“That triggers a more in-depth review of a post. We contact the user that made the post and begin the process of collecting proof and asking about the interaction with the dealership,” Soucie-Howren said.

This will be a more strenuous process in the near future for the website. One of its future product features will be a verification badge identifying the lister as a dealer, a verified user, or an unverified user. Incorporating all commercial parties is an important vision for Markups.

“We created it to become a tool of value for not only the consumers, but the dealerships, the OEMs, and data analysts,” Soucie-Howren said. “Dealerships can use our tool for competitive analysis. OEMs can use it to track their brand reputation and get use cases from [it]. It enables data analysis and economists to have transparency into what is really going on in this part of the automotive industry.”

Looking at the cars listed on right now, Soucie-Howren sees an odd consistent dichotomy — the same car brands and similar locations overlap between the worst offenders and most honest dealers. She estimates that Kia and Hyundai are both averaging around a $7,500 markup. Approximately 10-to-15% of Kia and Hyundai dealers, however, are not charging any markups.

California and Texas share the highest number of non-markup dealers on Markups and some of the worst offenders (though this is likely tied to high urban populations). Luxury car buyers also need to beware, as the listings for Cadillac, Mercedes, and Lexus consistently average higher markups, probably thinking that high-end consumers are willing to pay a premium.

As the market continues to boom, data suggests that deals are worth the research. A $1,000, $2,000, or $12,000 dealer markup is a major blow to dodge. While some supply chain problems continue to exist, J.P. Morgan Research said the microchip shortage that had plagued the industry since the COVID-19 pandemic, is easing.

While the outlook for production seems to be improving, auto dealers are expected to continue to inflate new car prices. And the data suggests there are no brands not guilty of taking advantage.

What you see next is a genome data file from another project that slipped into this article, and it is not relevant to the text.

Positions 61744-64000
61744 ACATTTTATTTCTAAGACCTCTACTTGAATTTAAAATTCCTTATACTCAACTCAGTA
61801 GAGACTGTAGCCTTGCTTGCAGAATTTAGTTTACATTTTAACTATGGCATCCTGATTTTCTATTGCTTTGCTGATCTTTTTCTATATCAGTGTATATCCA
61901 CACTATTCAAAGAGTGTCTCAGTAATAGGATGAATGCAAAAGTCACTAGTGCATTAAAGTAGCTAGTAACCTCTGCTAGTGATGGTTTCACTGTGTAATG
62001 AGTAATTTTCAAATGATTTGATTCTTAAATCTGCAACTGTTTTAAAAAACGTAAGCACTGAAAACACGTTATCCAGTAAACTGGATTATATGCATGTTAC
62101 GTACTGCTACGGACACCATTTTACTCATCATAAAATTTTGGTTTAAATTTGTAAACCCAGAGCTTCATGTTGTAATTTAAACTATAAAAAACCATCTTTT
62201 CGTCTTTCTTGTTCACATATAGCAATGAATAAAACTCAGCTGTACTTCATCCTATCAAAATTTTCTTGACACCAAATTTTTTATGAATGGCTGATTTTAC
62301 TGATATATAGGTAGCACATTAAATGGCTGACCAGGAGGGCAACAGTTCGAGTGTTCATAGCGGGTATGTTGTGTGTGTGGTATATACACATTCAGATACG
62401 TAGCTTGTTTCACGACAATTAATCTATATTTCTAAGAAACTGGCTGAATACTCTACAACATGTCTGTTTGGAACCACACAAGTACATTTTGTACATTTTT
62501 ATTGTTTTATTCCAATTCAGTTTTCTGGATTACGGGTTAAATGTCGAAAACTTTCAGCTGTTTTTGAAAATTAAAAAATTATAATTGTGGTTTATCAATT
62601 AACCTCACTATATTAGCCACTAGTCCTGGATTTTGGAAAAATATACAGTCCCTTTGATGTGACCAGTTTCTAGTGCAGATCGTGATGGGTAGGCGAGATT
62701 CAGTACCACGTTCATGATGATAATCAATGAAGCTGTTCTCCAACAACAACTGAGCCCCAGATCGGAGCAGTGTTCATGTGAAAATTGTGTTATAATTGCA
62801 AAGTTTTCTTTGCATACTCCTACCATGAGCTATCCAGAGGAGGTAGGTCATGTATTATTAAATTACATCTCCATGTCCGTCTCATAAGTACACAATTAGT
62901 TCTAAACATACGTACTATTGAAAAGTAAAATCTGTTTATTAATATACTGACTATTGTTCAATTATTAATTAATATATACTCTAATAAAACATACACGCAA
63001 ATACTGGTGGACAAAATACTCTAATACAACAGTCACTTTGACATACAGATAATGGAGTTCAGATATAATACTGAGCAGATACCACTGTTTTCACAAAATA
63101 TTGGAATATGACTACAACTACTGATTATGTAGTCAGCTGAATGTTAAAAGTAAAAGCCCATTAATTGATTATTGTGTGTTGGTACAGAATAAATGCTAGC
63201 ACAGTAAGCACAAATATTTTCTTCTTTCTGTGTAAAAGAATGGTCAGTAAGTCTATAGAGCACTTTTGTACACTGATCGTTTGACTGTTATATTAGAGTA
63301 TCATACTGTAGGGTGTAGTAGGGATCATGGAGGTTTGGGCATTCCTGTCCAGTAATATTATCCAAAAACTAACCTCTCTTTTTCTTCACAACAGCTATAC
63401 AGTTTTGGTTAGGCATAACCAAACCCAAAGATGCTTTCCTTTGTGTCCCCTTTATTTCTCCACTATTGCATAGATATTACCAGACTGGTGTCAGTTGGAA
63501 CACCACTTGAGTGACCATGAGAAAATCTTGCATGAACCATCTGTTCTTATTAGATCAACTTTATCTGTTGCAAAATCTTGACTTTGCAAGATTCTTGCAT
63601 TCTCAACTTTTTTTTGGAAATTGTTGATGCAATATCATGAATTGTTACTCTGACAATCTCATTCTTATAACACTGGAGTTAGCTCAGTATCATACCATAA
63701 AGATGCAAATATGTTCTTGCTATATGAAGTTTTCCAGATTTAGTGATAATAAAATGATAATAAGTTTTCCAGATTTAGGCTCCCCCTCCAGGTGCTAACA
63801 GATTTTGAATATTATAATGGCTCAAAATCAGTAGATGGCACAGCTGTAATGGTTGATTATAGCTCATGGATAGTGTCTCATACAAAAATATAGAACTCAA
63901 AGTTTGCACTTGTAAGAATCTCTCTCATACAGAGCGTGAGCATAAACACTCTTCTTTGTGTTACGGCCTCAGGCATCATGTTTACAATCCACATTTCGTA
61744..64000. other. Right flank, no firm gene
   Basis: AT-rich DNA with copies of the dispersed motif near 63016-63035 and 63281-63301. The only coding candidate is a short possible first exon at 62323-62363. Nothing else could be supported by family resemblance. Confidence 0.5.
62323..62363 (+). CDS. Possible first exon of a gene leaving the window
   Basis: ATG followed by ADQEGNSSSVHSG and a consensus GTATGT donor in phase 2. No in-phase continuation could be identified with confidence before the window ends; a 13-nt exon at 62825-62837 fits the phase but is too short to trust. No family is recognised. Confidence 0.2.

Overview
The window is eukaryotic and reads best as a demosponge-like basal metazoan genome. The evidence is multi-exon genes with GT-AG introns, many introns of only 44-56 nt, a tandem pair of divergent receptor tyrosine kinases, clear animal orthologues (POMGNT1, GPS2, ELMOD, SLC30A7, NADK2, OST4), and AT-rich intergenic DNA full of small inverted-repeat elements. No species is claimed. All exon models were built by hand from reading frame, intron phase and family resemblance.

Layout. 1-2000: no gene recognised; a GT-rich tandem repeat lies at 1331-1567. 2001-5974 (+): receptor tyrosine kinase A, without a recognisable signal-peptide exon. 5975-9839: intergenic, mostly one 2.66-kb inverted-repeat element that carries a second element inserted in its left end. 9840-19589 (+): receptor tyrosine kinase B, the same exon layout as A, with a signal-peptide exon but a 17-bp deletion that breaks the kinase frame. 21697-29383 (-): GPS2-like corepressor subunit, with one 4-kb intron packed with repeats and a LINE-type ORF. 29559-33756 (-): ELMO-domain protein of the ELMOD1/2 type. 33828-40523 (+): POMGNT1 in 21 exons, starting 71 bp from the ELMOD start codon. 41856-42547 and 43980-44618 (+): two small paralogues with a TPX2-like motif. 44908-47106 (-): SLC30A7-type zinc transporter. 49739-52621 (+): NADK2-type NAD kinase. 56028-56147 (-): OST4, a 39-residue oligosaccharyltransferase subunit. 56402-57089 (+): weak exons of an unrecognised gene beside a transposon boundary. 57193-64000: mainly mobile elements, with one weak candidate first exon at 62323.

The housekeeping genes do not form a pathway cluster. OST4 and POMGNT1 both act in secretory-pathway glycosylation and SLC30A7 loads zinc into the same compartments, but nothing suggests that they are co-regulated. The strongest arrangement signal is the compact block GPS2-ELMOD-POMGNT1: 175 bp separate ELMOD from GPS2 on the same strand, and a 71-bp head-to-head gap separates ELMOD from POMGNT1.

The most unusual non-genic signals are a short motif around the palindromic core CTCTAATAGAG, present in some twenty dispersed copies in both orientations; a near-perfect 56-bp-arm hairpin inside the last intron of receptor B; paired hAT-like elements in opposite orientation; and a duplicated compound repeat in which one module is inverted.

“Toyota seems to be about 50/50 markup to non-markup right now,” Soucie-Howren added. “We would say (it’s) in the lead for non-markups, but even 50% isn’t a great number.”

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How to avoid (or at least reduce) markups

There are ways to avoid dealer markups, or at least knock the price down to something more affordable.

Many dealers add accessories to new cars to bump up the price, sometimes by thousands of dollars. According to a report in U.S. News and World Report, Edmunds, an online guide for car buyers, the markup on these accessories is generally 40% to 50% higher than the retail price. Some of the add-ons, such as wheel locks and nitrogen-filled tires, could possibly be removed from the car, but most dealers are reluctant to remove them, though they may be willing to reduce the price. And some add-ons, such as specially treated paint, can’t be removed.

One of the easiest ways to get around a dealer markup is to order a car directly from the manufacturer. While ordering direct will result in a longer wait time for the car, most cars ordered direct from the factory will be sold without any markup.

Another way to get the best price for a new car is to shop around, As shows, markups can vary by individual dealer, so doing a search of dealers within a reasonable distance could lead to finding dealerships with a lower markup or even no markup on the same car. Once again, this process can take longer than just going into a local dealership, but a little bit of work and patience can save you thousands.

Correction: An earlier version of this story incorrectly identified as a nonprofit. We apologize for the error.

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Nate Swanner
Former Digital Trends Contributor
Nate is General Manager for all not-Digital-Trends properties at DTMG, including The Manual, Digital Trends en Espanol…